Since the discovery that the enzyme catalyzing the synthesis of the most active natural vitamin D metabolite (calcitriol) and the vitamin D-specific receptor (VDR) were expressed in a wide range of tissues and organs, not only involved in the mineral metabolism (MM), there has been increasing interest on the putative 'non classical' roles of vitamin D metabolites, particularly on their possible effects on the cardiovascular (CV) system. These hypothetical CV effects of vitamin D gained particular interest in the nephrology field, given the high prevalence of CV disease in patients affected by either acute or chronic kidney diseases. However, notwithstanding a huge amount of experimental data suggesting a possible protective role of vitamin D on the CV system, the conclusions of two recent meta-analyses from the Cochrane group and a recent statement from the Institute of Medicine, based on a complete revision of the available data, concluded that there is no clear evidence for a role of vitamin D other than that strictly associated with bone health. However, a continuous and increasing flow of new studies still continues to add information on this topic. In the present review, we have tried to critically address the data added on this topic in the last 2 years, considering separately the experimental, observational, and intervention studies that have appeared in PubMed in the last 2 years, discussing the data providing proof, pro or contra, the involvement of vitamin D in CV disease, both in the absence or presence of kidney function impairment.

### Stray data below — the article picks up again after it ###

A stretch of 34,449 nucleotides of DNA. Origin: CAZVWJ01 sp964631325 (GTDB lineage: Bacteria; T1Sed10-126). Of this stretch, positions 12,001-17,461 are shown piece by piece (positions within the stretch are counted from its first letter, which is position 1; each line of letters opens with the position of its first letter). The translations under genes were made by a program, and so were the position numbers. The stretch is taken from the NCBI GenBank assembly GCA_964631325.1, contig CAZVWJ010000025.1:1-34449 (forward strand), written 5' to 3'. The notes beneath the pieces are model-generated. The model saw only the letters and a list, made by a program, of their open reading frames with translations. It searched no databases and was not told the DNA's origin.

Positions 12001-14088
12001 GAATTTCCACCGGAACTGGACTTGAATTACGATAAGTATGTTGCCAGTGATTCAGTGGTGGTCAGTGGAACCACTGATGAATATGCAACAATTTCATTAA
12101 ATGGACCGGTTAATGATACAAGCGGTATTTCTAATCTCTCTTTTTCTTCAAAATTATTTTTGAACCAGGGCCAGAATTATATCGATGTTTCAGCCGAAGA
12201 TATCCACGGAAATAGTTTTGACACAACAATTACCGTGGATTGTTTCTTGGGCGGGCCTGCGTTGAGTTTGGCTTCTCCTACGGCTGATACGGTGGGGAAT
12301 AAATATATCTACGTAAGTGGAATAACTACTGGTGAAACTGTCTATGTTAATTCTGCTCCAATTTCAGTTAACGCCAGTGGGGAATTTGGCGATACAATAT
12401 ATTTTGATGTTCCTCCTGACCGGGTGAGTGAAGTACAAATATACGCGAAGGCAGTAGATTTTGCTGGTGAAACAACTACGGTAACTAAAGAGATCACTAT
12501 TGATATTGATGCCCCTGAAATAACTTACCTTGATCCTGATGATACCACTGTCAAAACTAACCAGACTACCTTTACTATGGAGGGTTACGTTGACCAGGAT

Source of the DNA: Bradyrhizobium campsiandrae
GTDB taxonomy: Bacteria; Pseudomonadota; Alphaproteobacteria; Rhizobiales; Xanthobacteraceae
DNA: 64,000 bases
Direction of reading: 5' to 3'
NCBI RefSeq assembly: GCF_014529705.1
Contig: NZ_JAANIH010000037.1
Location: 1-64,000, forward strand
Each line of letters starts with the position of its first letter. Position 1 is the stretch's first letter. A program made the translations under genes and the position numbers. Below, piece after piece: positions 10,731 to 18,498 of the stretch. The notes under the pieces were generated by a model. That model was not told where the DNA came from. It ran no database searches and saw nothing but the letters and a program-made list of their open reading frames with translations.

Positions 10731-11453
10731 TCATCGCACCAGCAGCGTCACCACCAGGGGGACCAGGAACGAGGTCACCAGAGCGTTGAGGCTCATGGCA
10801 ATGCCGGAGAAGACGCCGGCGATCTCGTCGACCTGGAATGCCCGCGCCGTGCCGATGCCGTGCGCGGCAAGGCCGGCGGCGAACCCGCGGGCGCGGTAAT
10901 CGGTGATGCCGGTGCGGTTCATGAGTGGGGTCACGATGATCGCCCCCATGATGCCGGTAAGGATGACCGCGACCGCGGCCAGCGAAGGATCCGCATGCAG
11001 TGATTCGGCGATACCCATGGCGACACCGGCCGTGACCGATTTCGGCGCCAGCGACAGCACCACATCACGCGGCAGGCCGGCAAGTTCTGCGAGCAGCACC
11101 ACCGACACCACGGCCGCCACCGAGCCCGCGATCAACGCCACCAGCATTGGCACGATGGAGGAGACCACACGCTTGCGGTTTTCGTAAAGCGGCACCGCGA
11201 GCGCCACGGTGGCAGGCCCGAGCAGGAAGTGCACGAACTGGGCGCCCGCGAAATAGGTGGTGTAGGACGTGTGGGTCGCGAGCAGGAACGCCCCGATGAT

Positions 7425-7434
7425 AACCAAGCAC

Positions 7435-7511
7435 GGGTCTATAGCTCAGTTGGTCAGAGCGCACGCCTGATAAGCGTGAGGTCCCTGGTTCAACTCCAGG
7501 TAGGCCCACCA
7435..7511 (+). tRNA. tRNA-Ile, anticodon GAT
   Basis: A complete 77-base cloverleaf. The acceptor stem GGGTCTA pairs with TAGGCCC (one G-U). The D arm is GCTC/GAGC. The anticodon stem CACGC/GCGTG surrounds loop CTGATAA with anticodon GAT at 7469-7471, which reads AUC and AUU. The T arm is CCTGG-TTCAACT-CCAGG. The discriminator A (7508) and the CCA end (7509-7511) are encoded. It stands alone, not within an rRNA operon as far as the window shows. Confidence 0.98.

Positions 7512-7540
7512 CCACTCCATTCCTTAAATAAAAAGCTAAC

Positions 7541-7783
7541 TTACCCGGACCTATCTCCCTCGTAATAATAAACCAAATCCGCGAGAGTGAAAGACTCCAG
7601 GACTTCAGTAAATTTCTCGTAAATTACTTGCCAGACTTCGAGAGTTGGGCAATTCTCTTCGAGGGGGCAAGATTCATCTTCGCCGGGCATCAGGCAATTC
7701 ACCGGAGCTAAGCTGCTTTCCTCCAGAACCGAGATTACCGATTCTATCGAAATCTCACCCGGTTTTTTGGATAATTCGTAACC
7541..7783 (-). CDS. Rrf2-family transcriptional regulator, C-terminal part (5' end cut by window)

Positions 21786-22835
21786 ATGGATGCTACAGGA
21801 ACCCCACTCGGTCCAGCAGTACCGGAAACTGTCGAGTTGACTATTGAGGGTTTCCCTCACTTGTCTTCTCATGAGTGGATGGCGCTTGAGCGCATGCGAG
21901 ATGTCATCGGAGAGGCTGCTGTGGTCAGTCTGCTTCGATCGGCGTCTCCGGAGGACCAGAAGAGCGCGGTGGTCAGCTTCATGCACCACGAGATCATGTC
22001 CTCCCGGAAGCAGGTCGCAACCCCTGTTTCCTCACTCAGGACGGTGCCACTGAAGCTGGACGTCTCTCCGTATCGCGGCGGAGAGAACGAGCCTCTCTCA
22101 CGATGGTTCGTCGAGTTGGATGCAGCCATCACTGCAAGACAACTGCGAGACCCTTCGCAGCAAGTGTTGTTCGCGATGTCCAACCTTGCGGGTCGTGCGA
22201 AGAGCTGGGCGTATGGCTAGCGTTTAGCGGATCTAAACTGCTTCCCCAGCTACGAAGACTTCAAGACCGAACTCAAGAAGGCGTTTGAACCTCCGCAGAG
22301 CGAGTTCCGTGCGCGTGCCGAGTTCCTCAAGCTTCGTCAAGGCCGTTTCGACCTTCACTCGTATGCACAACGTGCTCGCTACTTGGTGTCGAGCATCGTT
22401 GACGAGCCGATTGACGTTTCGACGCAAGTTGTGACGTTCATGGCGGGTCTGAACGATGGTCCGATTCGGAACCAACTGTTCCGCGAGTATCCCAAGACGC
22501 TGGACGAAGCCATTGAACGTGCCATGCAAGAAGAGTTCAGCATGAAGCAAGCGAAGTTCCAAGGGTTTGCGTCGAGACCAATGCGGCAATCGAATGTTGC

ASJC Scopus subject areas
- Pharmacology (medical)
- Cardiology and Cardiovascular Medicine